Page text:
In March 2018, Google announced a change to their algorithms with the snappy title of Mobile-First Indexing. What does this mean? Do you need to do anything?
Basically what this means is, Google will now index your website based on its mobile version first, rather than desktop. This is because more searches now come via a mobile device than a desktop, so they decided to make mobile the first priority.
A mobile website needs a different layout to a desktop website, because a mobile screen is small, often portrait-oriented, and is accessed via a touch-screen. Most desktop screens are large, landscape-oriented, and operated using a mouse. You may want the same content to display, but by necessity it has to be laid out differently. Things like the menu need to be totally different.
In around 2011-2012, responsive design arrived. A responsive website is one which resizes automatically according to the device it is viewed on. If your website is responsive, this algorithm change shouldn't impact your site (and happily, all WebSolutionZ-developed websites since 2012 have been developed using fully responsive templates). But if you want to make sure, Google provides a Mobile Friendly Test page so you can test your website.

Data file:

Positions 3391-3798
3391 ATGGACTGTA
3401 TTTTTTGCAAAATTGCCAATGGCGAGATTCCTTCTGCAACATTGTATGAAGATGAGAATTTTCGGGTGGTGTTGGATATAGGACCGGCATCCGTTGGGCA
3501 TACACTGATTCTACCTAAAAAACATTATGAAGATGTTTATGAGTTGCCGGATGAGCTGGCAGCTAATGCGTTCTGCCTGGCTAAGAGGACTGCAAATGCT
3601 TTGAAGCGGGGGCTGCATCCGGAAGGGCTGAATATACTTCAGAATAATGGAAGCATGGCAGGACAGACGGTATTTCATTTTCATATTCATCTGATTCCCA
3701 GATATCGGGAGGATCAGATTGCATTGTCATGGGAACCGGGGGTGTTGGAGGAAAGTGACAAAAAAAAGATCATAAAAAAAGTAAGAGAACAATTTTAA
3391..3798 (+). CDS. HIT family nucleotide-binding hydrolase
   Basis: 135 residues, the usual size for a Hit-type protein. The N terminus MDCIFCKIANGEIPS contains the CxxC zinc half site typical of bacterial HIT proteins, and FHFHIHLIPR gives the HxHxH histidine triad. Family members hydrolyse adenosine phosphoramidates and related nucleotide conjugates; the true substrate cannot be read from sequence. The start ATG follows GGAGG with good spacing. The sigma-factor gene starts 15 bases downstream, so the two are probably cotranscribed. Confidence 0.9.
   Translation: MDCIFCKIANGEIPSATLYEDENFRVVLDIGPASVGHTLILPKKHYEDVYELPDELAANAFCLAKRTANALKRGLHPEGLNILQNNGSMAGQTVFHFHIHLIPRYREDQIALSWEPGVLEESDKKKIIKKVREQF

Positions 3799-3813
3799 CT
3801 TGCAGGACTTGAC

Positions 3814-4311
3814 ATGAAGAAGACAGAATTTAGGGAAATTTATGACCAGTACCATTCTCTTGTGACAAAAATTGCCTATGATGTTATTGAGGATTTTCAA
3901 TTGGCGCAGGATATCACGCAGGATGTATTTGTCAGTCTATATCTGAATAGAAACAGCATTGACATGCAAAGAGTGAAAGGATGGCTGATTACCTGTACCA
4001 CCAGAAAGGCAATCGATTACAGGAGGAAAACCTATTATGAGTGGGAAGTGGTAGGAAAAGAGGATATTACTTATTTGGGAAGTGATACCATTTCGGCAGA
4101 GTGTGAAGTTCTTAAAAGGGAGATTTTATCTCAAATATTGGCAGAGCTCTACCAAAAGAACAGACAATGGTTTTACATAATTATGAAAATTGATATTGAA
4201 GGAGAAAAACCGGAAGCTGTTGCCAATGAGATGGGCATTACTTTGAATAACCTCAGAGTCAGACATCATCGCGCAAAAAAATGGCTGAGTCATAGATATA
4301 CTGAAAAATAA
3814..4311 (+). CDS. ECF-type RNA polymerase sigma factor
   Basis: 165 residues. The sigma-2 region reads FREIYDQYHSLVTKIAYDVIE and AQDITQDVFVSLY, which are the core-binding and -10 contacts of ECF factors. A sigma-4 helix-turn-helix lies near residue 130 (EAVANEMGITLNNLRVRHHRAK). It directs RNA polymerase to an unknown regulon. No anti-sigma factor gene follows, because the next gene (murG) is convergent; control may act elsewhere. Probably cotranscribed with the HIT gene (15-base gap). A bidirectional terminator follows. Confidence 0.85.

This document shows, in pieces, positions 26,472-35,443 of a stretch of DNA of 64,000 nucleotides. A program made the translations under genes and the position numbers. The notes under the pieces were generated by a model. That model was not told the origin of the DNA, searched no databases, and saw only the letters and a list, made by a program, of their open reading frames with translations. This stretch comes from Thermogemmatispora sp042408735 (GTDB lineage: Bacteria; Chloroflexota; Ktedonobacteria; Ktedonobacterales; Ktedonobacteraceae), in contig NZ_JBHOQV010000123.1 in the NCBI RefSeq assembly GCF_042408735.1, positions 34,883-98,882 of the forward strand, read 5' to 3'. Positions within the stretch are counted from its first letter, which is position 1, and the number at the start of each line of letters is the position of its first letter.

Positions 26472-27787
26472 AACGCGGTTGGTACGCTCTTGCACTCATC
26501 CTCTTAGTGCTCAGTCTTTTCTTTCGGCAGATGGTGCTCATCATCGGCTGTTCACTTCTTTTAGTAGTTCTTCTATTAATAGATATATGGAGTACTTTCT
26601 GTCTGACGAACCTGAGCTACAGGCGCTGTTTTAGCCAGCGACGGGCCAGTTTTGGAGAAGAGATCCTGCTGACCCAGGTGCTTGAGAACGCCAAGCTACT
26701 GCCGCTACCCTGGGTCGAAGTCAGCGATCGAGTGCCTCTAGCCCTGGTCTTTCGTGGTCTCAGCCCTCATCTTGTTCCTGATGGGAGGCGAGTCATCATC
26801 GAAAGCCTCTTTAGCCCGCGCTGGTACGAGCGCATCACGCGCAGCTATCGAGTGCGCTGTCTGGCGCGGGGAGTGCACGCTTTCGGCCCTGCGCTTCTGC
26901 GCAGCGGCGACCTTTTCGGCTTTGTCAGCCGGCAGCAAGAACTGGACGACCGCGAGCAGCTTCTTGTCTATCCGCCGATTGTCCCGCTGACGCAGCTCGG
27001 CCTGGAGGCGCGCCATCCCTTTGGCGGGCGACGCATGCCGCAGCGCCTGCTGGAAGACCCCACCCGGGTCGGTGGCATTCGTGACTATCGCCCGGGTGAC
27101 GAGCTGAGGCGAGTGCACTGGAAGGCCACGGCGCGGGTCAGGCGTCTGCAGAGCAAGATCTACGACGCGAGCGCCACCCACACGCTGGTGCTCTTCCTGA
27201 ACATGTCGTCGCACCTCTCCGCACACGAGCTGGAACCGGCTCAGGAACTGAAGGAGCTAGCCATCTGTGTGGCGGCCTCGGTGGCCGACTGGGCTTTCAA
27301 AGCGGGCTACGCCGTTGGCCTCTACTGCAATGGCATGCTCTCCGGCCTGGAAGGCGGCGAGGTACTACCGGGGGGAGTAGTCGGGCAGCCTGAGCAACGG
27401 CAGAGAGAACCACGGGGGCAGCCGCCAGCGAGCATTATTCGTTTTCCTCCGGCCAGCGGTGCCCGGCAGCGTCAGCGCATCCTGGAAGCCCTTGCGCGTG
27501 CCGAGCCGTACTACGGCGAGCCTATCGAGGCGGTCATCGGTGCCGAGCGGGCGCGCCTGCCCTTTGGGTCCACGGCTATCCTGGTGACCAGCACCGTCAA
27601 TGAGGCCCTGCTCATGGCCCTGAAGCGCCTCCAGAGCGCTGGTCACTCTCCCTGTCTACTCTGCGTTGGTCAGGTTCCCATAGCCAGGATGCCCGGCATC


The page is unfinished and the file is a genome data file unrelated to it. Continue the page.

If your website doesn't pass this test, it may mean a drop in rankings with Google.
With "mobile-first" in mind, it's really important to ensure your site doesn't just pass the Google Mobile Friendly Test, but is as usable as possible. UX, or "user experience", is also a ranking factor, so ensuring your site is mobile UX-friendly gives you a better chance of ranking well on search engines. This means things like enough space between elements so people don't accidently "click" the wrong thing, large enough fonts so the content can be read, and web-friendly content that doesn't require an hour of scrolling on a small screen.
Remember - even if mobile is not currently where the majority of your audience are - in 2018, mobile-friendly sites are indexed higher. If your website is not mobile-first, and your competitors are - guess what? ????